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Forelaws on Bd. v. Johnson

Citation: 14 ELR 20839
No. No. 82-7319, 743 F.2d 677/(9th Cir., 09/25/1984)

The court holds that the Pacific Northwest Power Planning and Conservation Act's (Regional Act's) short deadlines for offering power contracts do not excuse the Bonneville Power Administration (BPA) from complying with the National Environmental Policy Act (NEPA) in offering contracts; however, the court declines to set aside contracts made without an environmental impact statement (EIS). The court first holds that plaintiff Forelaws, as a group with members who consume BPA power, has standing. The court also rules that the suit is timely, since plaintiffs' failure to file suit within the 90-day Regional Act deadline was due solely to the court clerk's mistaken rejection of plaintiffs' original complaint.

Turning to the merits, the court rules that BPA should have prepared an EIS before making its contract offers. The "Environmental Report" BPA prepared did not have the detailed analysis of adverse consequences and alternatives required in an EIS. The court rejects BPA's arguments that making the contract offers had no significant effect on the environment and holds that the contracting does not fall within the non-discretionary act exemption from NEPA recognized by other circuits. BPA exercised a great deal of discretion in setting contract terms that will have long-term, significant effects on regional energy plans, energy conservation, and fish and wildlife in the region. The court also rejects BPA's argument that the deadline for offering contracts set by the Regional Act precluded NEPA review. NEPA requires compliance to the fullest extent possible; other statutes should not be lightly read to preempt NEPA. Nothing in the Regional Act expressly preempts or conflicts with NEPA. The Regional Act gave BPA nine months to formulate contract offers and commence negotiations. BPA working under unnecessarily narrow construction of the Regional Act, spent six of the nine months negotiating with potential customers, leaving insufficient time for EIS preparation. Instead, BPA could have spent the time preparing an EIS, extended initial offers without prior negotiations, and commenced negotiations with the EIS for guidance. Given BPA's duty under the Regional Act to conserve energy and protect fish and wildlife, and BPA's failure to consider relevant environmental factors and alternative courses of action, its offering of the contracts was arbitrary and capricious, violating the Administrative Procedure Act as well as NEPA.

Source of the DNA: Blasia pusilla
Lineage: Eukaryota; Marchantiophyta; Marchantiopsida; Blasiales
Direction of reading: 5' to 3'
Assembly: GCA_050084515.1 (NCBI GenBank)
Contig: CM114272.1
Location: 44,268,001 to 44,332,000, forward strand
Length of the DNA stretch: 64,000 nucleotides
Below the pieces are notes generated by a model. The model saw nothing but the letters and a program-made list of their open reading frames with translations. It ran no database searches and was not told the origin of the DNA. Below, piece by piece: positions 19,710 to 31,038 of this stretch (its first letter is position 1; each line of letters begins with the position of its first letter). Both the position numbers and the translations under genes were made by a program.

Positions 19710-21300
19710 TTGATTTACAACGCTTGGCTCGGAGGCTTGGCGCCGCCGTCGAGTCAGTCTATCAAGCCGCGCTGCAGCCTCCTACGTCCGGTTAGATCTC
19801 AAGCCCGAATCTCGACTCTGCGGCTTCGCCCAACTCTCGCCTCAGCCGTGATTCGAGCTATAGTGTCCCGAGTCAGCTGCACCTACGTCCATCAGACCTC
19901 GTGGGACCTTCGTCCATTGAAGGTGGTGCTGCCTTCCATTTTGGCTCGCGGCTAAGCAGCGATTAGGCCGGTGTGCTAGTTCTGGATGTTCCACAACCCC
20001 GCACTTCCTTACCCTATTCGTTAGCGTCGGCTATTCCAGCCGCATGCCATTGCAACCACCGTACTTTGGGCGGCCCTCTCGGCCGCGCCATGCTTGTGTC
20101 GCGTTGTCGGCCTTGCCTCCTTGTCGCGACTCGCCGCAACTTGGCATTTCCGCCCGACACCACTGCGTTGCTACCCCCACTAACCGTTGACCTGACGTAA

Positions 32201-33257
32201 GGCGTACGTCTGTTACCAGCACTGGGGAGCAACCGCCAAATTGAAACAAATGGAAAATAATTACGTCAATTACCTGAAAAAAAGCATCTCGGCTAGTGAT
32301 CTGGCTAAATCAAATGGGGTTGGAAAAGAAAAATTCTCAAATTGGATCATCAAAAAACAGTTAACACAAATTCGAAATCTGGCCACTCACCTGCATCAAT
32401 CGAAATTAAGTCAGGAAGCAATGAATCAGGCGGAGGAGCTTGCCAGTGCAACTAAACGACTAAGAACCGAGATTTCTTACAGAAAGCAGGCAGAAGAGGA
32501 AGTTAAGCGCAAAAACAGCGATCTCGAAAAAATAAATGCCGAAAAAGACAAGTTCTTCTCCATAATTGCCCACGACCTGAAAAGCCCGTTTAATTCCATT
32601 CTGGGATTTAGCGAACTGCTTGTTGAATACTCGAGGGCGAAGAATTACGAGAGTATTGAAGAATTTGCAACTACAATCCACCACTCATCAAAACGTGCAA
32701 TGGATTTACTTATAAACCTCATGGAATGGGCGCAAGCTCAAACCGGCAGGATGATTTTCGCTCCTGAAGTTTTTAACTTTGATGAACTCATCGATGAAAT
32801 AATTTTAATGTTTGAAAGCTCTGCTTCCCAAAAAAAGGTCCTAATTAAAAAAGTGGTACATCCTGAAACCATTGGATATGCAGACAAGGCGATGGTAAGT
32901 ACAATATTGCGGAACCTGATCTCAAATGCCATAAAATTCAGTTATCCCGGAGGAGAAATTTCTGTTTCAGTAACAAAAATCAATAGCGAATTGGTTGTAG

However, the court declines to enjoin operation of the contracts. The Regional Act, reflecting Congress' sense of urgency in settling access to BPA power, mandated the contracts be in place by September 1982. In this case NEPA must bend accommodate the Regional Act. By the contracts' terms, BPA may amend them to accommodate environmental concerns. BPA must prepare an EIS to guide its future actions.

Counsel for Plaintiffs
Gregory Kafoury
Kafoury & Hagen
320 SW Stark St., Room 202, Portland OR 97204
(503) 24-2647

Counsel for Defendants
David J. Adler
Office of the General Counsel
Bonneville Power Administration, P.O. Box 3621, Portland OR 97208
(503) 230-3000

Before SCHROEDER, FARRIS, and REINHARDT, Circuit Judges.